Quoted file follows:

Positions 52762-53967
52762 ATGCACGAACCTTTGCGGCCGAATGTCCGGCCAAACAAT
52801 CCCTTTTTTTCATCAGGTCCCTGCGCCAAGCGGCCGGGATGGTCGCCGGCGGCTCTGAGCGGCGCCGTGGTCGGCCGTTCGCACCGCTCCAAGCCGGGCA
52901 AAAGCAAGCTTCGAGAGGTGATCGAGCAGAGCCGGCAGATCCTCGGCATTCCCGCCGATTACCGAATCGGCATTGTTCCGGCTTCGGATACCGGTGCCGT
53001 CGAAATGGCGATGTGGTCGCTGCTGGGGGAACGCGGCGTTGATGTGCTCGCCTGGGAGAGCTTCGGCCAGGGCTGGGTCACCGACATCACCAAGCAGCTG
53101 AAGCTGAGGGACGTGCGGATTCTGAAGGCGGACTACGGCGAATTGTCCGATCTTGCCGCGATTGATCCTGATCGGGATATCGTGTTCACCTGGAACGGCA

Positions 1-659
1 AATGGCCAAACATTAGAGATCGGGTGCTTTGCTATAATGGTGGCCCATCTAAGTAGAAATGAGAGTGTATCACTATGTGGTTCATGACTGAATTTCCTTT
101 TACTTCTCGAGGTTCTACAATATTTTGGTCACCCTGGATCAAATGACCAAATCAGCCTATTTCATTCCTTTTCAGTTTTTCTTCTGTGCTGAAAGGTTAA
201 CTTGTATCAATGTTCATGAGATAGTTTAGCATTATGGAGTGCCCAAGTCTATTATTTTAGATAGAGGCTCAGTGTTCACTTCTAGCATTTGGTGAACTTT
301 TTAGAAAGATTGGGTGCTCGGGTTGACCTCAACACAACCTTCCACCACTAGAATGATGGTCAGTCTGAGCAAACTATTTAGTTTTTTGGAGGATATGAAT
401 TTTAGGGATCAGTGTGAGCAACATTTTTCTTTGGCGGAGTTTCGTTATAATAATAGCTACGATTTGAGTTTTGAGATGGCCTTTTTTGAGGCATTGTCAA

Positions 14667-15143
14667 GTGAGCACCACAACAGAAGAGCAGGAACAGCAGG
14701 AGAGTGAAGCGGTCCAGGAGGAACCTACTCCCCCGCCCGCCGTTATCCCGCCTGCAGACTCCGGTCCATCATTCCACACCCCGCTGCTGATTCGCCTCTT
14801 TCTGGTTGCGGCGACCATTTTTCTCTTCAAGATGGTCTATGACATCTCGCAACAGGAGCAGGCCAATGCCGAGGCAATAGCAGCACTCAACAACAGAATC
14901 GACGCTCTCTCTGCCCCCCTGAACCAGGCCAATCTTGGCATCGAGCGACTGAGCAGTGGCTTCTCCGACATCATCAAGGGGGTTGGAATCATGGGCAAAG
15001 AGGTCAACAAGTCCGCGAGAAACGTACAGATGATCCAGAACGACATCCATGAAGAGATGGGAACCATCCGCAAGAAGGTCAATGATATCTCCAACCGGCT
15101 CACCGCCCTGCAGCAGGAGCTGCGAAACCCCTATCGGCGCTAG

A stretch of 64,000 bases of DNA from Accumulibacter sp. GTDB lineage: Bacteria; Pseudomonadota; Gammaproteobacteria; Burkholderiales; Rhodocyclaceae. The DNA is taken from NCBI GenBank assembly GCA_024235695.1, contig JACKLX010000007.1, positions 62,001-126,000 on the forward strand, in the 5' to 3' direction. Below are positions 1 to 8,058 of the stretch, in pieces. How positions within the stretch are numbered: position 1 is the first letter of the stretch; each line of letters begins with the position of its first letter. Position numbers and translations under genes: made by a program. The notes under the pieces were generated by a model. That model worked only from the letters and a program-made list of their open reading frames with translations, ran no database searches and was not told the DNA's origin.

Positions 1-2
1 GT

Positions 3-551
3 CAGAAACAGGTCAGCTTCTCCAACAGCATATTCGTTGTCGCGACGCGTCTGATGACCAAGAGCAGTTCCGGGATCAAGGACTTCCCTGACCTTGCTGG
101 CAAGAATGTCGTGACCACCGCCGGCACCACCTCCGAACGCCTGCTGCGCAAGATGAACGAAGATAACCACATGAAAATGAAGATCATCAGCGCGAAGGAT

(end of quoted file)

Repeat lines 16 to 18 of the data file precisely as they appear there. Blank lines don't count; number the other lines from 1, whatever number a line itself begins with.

14801 TCTGGTTGCGGCGACCATTTTTCTCTTCAAGATGGTCTATGACATCTCGCAACAGGAGCAGGCCAATGCCGAGGCAATAGCAGCACTCAACAACAGAATC
14901 GACGCTCTCTCTGCCCCCCTGAACCAGGCCAATCTTGGCATCGAGCGACTGAGCAGTGGCTTCTCCGACATCATCAAGGGGGTTGGAATCATGGGCAAAG
15001 AGGTCAACAAGTCCGCGAGAAACGTACAGATGATCCAGAACGACATCCATGAAGAGATGGGAACCATCCGCAAGAAGGTCAATGATATCTCCAACCGGCT